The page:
How did Cowan win a seat in parliament?

Women won the right to vote in Western Australia in 1899. But they were not given the right to stand for election in parliament until 1920. Neither right was available to Aboriginal women in Western Australia; they were not granted the right to vote until 1962.

In 1921 Cowan stood for election in the Western Australian Legislative Assembly (the lower house of parliament). She represented the Nationalist Party in the seat of West Perth. She was one of four women who ran in the 1921 election. All four were verbally abused by those who believed that women did not belong in politics.

On 12 March 1921 Cowan won the seat of West Perth by only 46 votes. She was the first woman in Australia to be elected to a parliament and the second in the British Empire.

Research task

 

When were the first women elected to Australia’s Commonwealth Parliament? Who were they? Hint: you can find this out by looking at another Defining Moment.

1943 ‘A turning point in history’ – First women in Federal Parliament 

‘Many people think … that it was not the wisest thing to do to send a women into Parliament … [yet] the views of both sides [men and women] are more than ever needed in Parliament today.’

Edith Cowan in her first speech to Parliament, 21 July 1921

What was it like to be a woman in parliament?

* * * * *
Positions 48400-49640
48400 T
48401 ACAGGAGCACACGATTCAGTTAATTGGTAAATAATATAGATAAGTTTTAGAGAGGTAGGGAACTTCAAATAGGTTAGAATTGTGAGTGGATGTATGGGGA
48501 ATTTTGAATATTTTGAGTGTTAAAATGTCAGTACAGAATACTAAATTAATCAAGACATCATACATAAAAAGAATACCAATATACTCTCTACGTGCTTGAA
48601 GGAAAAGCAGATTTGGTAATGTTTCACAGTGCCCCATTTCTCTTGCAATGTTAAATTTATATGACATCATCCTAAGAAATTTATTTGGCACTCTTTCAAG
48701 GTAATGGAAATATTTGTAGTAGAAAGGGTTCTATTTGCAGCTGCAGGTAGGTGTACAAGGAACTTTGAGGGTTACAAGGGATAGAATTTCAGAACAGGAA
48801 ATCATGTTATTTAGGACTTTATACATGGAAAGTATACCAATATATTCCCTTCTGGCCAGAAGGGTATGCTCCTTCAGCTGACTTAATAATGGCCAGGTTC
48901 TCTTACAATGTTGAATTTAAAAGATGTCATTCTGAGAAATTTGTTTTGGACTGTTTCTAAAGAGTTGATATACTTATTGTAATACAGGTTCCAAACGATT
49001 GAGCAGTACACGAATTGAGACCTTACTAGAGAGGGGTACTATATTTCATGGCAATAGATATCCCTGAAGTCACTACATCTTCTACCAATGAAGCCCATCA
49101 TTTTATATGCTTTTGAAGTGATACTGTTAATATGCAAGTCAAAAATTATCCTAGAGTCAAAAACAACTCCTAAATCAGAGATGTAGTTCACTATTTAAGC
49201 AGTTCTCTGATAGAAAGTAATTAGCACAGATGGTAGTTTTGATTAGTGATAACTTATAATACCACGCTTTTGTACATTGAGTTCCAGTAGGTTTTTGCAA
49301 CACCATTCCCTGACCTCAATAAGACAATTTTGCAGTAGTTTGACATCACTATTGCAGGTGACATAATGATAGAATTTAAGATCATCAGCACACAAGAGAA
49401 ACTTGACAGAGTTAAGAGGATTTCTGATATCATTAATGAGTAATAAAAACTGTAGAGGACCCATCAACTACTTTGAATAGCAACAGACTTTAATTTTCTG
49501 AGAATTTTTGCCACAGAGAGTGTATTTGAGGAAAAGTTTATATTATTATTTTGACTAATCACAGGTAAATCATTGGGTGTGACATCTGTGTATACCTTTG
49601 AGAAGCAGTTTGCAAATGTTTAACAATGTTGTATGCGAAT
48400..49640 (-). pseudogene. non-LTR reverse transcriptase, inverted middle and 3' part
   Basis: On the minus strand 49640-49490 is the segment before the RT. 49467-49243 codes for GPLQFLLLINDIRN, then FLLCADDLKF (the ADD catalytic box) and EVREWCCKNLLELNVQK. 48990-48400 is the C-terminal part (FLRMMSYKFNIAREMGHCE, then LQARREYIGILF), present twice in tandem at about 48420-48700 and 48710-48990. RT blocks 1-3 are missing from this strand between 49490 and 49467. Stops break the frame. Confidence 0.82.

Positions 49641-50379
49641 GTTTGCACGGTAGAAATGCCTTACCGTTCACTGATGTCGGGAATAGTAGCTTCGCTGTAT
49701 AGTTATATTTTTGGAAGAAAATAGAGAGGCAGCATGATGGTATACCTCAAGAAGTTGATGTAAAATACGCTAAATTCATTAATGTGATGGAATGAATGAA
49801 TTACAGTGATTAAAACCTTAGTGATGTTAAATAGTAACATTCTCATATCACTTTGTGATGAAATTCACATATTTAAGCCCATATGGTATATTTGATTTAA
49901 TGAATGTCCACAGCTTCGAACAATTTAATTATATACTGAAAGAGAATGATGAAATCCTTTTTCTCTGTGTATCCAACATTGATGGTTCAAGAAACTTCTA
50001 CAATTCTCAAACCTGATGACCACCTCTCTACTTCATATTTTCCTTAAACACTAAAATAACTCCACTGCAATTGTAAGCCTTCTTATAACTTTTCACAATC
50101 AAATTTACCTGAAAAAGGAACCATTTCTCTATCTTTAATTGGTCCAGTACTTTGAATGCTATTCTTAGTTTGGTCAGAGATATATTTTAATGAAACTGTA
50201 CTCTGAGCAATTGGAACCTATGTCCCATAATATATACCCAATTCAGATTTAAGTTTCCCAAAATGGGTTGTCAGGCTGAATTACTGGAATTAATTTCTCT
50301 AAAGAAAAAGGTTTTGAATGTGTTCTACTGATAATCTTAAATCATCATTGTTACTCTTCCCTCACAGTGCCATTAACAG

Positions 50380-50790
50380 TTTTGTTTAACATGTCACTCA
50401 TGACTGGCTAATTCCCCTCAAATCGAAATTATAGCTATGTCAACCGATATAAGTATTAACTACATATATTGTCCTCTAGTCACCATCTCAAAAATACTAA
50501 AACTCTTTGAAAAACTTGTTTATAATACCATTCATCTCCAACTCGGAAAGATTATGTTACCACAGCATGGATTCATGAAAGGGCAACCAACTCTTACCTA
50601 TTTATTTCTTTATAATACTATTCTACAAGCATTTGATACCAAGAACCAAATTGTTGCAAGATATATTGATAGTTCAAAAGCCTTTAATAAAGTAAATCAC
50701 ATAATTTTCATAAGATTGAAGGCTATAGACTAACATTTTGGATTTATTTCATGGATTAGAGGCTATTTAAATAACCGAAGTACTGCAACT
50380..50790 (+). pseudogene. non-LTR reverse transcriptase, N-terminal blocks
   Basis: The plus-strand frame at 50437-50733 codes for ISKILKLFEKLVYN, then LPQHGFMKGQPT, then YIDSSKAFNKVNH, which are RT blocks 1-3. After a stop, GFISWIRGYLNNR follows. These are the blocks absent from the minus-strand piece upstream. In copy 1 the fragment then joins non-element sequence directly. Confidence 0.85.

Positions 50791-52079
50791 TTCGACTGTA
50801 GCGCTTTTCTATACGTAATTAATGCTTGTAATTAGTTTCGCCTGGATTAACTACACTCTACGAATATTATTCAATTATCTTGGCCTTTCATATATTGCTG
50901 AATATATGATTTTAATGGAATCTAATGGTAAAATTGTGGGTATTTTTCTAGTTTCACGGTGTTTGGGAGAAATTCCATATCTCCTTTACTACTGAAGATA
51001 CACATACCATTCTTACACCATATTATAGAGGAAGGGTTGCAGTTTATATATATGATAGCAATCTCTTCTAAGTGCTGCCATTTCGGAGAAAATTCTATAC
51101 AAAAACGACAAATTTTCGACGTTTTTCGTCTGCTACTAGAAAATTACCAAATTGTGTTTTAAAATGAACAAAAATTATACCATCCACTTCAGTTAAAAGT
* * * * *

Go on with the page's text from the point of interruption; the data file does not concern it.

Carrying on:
When a new member of parliament is elected they are given the opportunity to make their first speech without being interrupted. When Cowan was elected this didn’t happen. Many members of parliament called out and interrupted her. In her speech Cowan argued that it was important to introduce a women’s perspective into the parliament.

Cowan introduced two important Bills during her three year term in parliament. Both of these Bills were passed by the parliament and helped to improve women’s rights. The first Bill gave all women in Western Australia the right to enter professional work. The second Bill gave women the right to inherit money if their children died. 

In 1924 Cowan stood for election with the Nationalist Party for a second time, but lost her seat. In 1927 she stood for election, this time as a representative of the Women’s Electoral League, but lost again.

<p>Edith Cowan Memorial, Western Australia</p>

Moondyne — Public Domain

<p>Edith Cowan Memorial, Western Australia</p>

What was Cowan’s legacy?

Only three other women were elected to the Western Australian Parliament before 1970. But Cowan’s election probably helped to make it easier for women in other states to enter politics. 

Cowan died in 1932 at the age of 70. In 1990 Edith Cowan University was named after her. In 1995 a portrait of Cowan was included on the Australian 50 dollar note.

 

Read a longer version of this Defining Moment on the National Museum of Australia’s website.

Research task

 

Do some research to find out when the first women were elected to parliaments in each of Australia’s states and territories.

Findout icon What did you learn?

1. What did Edith Cowan first begin to fight for in the 1890s?

2. What evidence is there that some men disagreed with women becoming members of parliament?

3. What Bills did Edith Cowan introduce? Why were they important?